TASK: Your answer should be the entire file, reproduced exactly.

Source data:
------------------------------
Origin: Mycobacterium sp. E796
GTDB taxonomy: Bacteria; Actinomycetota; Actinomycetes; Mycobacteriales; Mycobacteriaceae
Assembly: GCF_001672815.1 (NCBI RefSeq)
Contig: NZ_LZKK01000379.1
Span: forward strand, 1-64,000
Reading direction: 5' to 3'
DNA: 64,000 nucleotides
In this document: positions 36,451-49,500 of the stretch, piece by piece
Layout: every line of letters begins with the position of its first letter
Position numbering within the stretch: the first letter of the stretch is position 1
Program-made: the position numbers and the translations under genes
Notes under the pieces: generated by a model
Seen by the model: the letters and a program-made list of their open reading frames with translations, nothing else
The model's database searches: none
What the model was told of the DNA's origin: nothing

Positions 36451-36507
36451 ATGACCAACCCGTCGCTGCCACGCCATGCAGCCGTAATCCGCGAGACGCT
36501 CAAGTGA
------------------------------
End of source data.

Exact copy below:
Origin: Mycobacterium sp. E796
GTDB taxonomy: Bacteria; Actinomycetota; Actinomycetes; Mycobacteriales; Mycobacteriaceae
Assembly: GCF_001672815.1 (NCBI RefSeq)
Contig: NZ_LZKK01000379.1
Span: forward strand, 1-64,000
Reading direction: 5' to 3'
DNA: 64,000 nucleotides
In this document: positions 36,451-49,500 of the stretch, piece by piece
Layout: every line of letters begins with the position of its first letter
Position numbering within the stretch: the first letter of the stretch is position 1
Program-made: the position numbers and the translations under genes
Notes under the pieces: generated by a model
Seen by the model: the letters and a program-made list of their open reading frames with translations, nothing else
The model's database searches: none
What the model was told of the DNA's origin: nothing

Positions 36451-36507
36451 ATGACCAACCCGTCGCTGCCACGCCATGCAGCCGTAATCCGCGAGACGCT
36501 CAAGTGA